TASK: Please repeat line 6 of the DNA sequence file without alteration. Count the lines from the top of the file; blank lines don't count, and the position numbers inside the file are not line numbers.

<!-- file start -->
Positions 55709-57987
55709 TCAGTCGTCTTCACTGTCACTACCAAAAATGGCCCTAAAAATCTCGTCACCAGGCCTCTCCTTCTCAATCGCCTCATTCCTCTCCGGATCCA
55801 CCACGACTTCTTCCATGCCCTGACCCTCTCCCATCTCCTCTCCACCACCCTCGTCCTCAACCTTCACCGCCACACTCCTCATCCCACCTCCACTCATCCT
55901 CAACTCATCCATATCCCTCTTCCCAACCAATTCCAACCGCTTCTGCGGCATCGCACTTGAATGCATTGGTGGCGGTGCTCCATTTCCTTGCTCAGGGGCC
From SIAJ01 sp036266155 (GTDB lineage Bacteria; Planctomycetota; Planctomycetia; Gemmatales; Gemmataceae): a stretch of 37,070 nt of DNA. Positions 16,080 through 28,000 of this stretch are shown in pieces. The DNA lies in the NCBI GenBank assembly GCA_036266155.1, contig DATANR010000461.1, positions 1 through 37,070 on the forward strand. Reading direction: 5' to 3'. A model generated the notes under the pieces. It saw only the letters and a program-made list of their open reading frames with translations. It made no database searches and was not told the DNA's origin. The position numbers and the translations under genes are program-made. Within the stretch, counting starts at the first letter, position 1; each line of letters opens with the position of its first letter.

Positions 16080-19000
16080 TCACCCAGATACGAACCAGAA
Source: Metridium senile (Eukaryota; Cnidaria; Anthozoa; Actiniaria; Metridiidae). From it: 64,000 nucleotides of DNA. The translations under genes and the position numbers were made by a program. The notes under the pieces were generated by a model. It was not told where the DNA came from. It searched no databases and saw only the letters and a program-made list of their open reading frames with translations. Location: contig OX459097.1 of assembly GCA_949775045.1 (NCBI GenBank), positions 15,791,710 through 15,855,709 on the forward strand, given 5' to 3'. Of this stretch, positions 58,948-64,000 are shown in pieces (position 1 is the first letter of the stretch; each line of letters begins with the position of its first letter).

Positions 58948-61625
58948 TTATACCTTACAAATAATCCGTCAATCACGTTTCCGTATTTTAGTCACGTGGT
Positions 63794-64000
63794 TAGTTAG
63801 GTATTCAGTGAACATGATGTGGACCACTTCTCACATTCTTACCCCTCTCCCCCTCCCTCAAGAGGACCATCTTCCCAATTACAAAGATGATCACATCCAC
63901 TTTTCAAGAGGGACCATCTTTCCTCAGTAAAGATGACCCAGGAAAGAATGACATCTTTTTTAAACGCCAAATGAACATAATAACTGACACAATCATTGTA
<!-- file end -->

Positions 16080-19000